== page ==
“The resilience of peace artisans, especially in our local communities have been a source of encouragement.
“The commission believes that with further commitments and efforts, creativity and resourcefulness, the match toward peaceful and harmonious coexistence will be achieved sooner than later,’’ she said.
Ankut urged individuals and groups across communities, especially those that have been affected by violence, not to relent in their quest for peace and harmonious coexistence.
“This is because sustained community-driven initiatives are the most reliable and lasting instruments of building peace.
“Today, should remind us of where we are coming from, and the possibility that we are heading toward overcoming and containing insecurity, criminality, mutual misunderstanding and mistrust in our communities.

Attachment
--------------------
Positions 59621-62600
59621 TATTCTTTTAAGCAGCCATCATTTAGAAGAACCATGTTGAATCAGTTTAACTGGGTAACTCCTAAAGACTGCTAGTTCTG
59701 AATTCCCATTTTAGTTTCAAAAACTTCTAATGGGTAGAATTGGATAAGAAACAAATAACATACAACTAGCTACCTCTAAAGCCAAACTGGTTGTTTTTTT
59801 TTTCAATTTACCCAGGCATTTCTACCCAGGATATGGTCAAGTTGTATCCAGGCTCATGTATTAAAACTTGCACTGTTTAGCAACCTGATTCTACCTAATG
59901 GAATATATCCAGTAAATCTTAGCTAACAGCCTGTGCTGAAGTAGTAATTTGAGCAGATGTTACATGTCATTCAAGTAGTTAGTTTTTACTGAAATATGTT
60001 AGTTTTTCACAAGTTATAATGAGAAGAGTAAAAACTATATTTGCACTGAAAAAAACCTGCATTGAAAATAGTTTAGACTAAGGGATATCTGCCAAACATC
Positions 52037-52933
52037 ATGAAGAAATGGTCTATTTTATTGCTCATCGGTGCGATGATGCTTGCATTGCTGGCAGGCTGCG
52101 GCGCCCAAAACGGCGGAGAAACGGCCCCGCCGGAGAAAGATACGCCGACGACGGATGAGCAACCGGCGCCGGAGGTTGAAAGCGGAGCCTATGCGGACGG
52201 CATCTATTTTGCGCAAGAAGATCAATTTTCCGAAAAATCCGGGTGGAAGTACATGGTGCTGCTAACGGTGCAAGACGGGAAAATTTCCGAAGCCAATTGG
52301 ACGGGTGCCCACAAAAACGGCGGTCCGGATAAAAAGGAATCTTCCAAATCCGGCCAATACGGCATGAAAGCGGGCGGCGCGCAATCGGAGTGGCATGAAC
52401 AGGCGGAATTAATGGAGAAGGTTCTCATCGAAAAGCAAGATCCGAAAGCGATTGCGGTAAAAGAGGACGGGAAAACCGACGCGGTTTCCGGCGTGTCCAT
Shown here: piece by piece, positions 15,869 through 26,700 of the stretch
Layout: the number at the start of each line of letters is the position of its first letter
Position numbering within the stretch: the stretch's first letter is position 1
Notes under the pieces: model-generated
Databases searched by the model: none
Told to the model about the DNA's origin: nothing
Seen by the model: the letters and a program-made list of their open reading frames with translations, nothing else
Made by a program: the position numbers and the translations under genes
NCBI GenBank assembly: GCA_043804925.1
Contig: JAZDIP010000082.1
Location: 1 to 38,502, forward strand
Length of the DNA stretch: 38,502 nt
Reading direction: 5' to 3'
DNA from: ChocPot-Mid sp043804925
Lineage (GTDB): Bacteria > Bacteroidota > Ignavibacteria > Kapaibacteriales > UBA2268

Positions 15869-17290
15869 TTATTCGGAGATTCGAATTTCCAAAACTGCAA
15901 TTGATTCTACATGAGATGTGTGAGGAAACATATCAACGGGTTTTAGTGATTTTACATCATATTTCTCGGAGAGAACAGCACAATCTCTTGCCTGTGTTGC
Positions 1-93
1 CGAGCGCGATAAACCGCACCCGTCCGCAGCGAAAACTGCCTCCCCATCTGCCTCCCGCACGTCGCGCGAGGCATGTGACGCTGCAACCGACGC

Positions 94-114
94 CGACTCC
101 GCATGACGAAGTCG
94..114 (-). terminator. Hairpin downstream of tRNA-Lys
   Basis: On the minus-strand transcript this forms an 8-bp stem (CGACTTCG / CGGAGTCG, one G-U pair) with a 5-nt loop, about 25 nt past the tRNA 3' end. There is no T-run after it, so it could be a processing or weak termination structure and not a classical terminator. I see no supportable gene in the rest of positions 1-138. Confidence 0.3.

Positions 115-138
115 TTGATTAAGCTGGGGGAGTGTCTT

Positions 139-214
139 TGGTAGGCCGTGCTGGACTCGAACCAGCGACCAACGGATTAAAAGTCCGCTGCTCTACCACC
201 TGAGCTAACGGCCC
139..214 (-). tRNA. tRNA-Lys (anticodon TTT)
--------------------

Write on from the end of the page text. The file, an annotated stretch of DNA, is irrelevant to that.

“Together, we will ensure a just, secure and peaceful environment for everyone in our dear state,’’ she added.
Edited By: Ifeyinwa Okonkwo/ Maharazu Ahmed
NHRC inaugurates COVID-19-compliant primary school building in Imo
The News Agency of Nigeria reports that the classroom block has six modern toilets, a borehole and a power generating set.
NAN also reports that the inauguration was performed by the NHRC Executive Secretary, Mr Tony Ojukwu at Central School, Ezi- East (Old St. Dominic’s Primary School) in Umueleagwa, Onicha Ezinihitte Local Government area of the state.
Speaking at the ceremony, Ojukwu described the three-classroom block as part of efforts by the commission to give the children in rural areas access to education in response to the ravaging COVID-19 pandemic.